Egypt in quandary over confirmation of Russian plane bombing
CAIRO - Egypt is in an unenviable situation after an announcement by the Kremlin that a bomb brought down a Russian passenger plane over Sinai, killing all 224 people on board.
Cairo had been in denial as to the potential cause of the October 31st disaster since it occurred shortly after take-off from Sharm el-Sheikh International Airport en route to St Petersburg.
The bomb-on-board scenario wold mean that the Islamic State (ISIS) was able to infiltrate Egypt’s airport security.
“This means that we are in bad need for extra security measures at our airports,” security analyst Farouk Megrahi said after defending Egypt’s security procedures.
Russia on November 17th said that a home-made bomb brought down the Metrojet airliner over Sinai, confirming that the plane was destroyed by a terrorist act. Russian President Vladimir Putin vowed to find and punish those responsible and ordered an increase in air strikes in Syria as “inevitable retribution” for the attack.
Egyptian President Abdel Fattah al-Sisi, who had downplayed the terrorist act scenario as “premature”, has not commented on the Russian investigation results.
Sisi was in London in early November and was not apparently given the British intelligence information about the crash, information that was confided to Putin only hours later.
But now that the bomb seems to be the most likely, Egypt has to deal with its possible disastrous economic and diplomatic consequences.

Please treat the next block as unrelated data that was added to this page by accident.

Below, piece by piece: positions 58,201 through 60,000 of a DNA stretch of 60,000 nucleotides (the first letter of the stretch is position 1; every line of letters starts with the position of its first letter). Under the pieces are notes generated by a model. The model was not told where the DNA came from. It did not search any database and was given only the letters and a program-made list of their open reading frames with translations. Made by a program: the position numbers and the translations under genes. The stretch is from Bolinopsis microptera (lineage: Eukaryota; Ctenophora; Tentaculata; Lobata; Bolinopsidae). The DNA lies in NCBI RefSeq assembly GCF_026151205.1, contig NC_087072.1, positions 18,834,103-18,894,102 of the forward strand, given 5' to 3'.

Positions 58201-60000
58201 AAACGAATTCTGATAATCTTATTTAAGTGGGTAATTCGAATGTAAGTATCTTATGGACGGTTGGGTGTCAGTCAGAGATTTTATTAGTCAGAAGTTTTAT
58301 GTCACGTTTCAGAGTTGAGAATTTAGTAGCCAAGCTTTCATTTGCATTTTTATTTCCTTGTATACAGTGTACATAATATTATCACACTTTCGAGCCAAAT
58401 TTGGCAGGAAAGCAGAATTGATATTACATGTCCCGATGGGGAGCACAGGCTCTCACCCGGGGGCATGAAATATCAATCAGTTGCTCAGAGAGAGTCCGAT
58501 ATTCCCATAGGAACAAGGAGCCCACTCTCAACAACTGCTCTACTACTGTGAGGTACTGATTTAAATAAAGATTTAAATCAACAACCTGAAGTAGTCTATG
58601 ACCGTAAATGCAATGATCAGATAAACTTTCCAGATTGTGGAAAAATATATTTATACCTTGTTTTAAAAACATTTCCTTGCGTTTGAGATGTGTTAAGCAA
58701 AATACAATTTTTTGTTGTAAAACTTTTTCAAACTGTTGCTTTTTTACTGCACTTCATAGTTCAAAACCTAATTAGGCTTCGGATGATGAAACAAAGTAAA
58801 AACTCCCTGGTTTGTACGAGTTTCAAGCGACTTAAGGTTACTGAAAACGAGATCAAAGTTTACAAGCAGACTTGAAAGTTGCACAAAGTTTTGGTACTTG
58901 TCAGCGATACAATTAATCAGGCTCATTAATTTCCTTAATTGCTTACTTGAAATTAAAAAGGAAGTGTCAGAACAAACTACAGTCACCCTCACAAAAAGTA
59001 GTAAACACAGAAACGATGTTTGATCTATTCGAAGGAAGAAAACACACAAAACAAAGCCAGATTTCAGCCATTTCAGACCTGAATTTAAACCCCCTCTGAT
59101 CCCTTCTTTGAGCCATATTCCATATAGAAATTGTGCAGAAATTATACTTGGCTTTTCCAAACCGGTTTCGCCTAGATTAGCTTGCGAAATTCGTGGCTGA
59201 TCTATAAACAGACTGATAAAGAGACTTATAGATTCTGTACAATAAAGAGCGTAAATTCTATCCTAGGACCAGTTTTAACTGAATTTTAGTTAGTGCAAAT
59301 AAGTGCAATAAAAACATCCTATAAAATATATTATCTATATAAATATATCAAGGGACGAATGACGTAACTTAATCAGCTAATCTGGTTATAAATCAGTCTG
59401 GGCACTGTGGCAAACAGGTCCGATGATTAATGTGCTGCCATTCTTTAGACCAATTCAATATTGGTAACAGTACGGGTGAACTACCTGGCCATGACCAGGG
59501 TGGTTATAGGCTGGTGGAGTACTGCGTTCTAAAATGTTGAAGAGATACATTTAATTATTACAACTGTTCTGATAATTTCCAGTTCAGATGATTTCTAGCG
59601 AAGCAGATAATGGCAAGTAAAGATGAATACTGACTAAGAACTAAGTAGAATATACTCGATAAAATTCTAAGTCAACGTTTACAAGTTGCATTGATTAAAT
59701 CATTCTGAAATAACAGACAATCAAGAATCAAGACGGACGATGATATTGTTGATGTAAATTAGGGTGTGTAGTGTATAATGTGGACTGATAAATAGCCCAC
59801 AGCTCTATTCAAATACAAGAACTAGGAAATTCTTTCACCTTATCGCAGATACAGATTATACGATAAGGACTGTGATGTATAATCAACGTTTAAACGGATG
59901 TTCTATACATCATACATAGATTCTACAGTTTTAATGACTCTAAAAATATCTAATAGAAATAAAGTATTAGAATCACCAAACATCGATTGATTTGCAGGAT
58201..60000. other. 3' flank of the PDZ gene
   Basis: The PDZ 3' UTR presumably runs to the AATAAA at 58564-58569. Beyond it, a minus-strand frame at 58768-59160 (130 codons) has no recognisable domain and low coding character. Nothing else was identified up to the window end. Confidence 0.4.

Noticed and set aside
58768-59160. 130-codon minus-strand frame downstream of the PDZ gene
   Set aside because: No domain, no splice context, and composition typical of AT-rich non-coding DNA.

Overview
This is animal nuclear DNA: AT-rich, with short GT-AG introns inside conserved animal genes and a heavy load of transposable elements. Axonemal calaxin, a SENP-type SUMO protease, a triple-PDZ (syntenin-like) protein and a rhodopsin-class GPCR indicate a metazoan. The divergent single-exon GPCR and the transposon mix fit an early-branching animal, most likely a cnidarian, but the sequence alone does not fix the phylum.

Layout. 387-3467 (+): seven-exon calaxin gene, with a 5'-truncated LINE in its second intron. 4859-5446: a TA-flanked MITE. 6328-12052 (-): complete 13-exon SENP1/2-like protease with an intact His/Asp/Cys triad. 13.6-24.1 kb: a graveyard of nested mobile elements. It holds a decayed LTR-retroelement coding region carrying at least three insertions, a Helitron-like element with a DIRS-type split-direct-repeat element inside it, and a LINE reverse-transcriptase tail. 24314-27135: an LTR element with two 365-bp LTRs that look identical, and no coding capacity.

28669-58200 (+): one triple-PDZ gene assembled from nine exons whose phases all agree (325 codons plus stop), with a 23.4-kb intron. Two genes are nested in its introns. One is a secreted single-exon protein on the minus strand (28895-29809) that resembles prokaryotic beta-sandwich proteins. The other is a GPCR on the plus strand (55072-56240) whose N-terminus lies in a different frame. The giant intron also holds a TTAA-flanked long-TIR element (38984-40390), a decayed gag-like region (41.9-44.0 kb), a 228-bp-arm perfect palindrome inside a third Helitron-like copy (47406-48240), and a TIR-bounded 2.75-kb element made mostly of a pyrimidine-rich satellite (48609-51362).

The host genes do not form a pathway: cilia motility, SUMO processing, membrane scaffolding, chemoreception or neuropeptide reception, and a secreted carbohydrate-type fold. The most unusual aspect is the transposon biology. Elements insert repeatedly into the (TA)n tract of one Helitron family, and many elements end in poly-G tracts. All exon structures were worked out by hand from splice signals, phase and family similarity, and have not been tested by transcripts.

On November 17th, Egyptian Prime Minister Sherif Ismail said concerned agencies would take the results of the Russian investigation into consideration. An inquiry into the plane crash is continuing in Egypt.
News that Egypt had arrested two Sharm el-Sheikh airport officials in connection with the plane crash was dismissed by the Interior Ministry.
The sure thing, however, is that Egypt will soon have to act to address suspected holes in its airport security, observers say.
Political commentator Nabil Fouad said he does not expect the crisis to negatively affect Egyptian- Russian ties. However, he anticipated it to have disastrous consequences on the Egyptian economy.
Since the plane crash, thousands of Russian and British tourists have left Sharm el-Sheikh and Hurghada, amid reports that bazaars are closing in the two resorts.
Russia used to send Egypt about 3 million visitors a year, a little less than 30% of all tourists coming to the country and a boon to an economy reeling from the effects of years of political turmoil.